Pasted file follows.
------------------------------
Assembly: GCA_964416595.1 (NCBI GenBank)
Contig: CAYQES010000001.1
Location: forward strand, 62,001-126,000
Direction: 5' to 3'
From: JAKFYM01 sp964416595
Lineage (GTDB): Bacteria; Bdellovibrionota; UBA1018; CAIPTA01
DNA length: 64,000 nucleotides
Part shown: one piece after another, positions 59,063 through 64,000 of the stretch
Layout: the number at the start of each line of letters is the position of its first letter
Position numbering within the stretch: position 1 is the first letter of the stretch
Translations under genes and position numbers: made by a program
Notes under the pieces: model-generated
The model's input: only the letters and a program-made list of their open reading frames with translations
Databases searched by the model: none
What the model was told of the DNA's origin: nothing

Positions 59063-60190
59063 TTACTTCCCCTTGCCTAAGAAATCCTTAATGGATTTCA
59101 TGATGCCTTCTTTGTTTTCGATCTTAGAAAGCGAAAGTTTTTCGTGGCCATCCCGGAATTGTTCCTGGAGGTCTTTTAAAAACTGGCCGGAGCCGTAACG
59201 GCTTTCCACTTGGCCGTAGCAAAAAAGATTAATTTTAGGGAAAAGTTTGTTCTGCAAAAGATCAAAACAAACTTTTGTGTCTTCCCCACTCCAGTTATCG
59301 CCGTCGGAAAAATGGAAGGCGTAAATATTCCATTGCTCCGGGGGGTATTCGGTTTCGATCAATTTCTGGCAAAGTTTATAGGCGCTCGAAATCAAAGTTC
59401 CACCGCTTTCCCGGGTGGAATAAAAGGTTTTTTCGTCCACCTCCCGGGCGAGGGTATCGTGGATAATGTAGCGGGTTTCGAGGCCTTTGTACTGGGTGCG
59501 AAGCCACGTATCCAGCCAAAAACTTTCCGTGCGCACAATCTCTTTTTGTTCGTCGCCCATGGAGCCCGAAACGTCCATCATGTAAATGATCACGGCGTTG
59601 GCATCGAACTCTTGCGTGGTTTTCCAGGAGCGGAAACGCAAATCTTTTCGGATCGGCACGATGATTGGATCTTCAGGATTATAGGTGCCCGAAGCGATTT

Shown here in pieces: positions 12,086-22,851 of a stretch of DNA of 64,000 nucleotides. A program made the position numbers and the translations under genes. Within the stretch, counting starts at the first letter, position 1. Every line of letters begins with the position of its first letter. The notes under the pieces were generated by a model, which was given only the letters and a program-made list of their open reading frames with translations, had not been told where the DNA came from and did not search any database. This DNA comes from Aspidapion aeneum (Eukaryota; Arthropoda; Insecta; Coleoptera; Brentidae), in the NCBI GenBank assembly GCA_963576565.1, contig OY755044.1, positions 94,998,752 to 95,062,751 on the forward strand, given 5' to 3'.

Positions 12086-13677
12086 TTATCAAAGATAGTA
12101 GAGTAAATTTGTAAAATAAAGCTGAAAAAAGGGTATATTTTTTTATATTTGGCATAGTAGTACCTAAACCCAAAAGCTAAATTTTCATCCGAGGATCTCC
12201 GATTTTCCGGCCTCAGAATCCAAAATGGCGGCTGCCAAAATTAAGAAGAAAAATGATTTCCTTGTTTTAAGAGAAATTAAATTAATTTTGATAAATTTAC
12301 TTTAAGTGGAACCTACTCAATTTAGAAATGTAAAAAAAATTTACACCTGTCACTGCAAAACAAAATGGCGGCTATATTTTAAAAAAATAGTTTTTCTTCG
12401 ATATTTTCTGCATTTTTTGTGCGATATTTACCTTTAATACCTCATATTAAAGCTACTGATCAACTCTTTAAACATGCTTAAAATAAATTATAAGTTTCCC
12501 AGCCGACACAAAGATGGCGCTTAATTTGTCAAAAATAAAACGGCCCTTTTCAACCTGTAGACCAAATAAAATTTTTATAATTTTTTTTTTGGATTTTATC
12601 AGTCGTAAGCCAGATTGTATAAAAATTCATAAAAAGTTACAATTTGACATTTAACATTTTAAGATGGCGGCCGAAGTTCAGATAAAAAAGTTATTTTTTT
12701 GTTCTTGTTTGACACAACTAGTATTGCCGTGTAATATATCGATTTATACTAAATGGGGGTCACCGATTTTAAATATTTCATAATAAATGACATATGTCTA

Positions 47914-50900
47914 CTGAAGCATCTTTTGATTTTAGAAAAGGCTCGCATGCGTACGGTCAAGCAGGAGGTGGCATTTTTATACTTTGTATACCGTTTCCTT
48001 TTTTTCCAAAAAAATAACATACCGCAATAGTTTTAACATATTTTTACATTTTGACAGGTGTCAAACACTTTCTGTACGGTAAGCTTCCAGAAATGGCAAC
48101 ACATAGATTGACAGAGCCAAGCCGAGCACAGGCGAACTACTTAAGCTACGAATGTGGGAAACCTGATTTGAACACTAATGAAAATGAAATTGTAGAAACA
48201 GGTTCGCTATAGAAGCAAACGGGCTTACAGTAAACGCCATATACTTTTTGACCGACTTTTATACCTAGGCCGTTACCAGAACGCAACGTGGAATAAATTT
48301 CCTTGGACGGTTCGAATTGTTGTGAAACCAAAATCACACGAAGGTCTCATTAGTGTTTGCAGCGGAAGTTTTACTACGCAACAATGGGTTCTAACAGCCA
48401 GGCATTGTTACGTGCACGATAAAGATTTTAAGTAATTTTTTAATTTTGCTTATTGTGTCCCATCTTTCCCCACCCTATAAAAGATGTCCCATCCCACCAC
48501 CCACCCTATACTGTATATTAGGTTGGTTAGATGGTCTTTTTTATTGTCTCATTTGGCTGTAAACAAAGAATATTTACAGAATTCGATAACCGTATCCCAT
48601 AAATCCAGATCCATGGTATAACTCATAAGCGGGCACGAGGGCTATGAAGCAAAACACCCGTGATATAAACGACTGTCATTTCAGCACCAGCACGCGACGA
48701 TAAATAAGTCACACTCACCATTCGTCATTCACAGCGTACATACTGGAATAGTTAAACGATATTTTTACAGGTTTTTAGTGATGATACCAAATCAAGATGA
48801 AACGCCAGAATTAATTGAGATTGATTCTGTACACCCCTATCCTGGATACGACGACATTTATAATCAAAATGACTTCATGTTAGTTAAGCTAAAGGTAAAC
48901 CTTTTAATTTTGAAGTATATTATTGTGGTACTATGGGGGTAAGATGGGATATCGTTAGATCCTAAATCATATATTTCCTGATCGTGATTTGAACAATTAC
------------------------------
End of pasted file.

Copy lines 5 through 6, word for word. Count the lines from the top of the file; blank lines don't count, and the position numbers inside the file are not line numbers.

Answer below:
From: JAKFYM01 sp964416595
Lineage (GTDB): Bacteria; Bdellovibrionota; UBA1018; CAIPTA01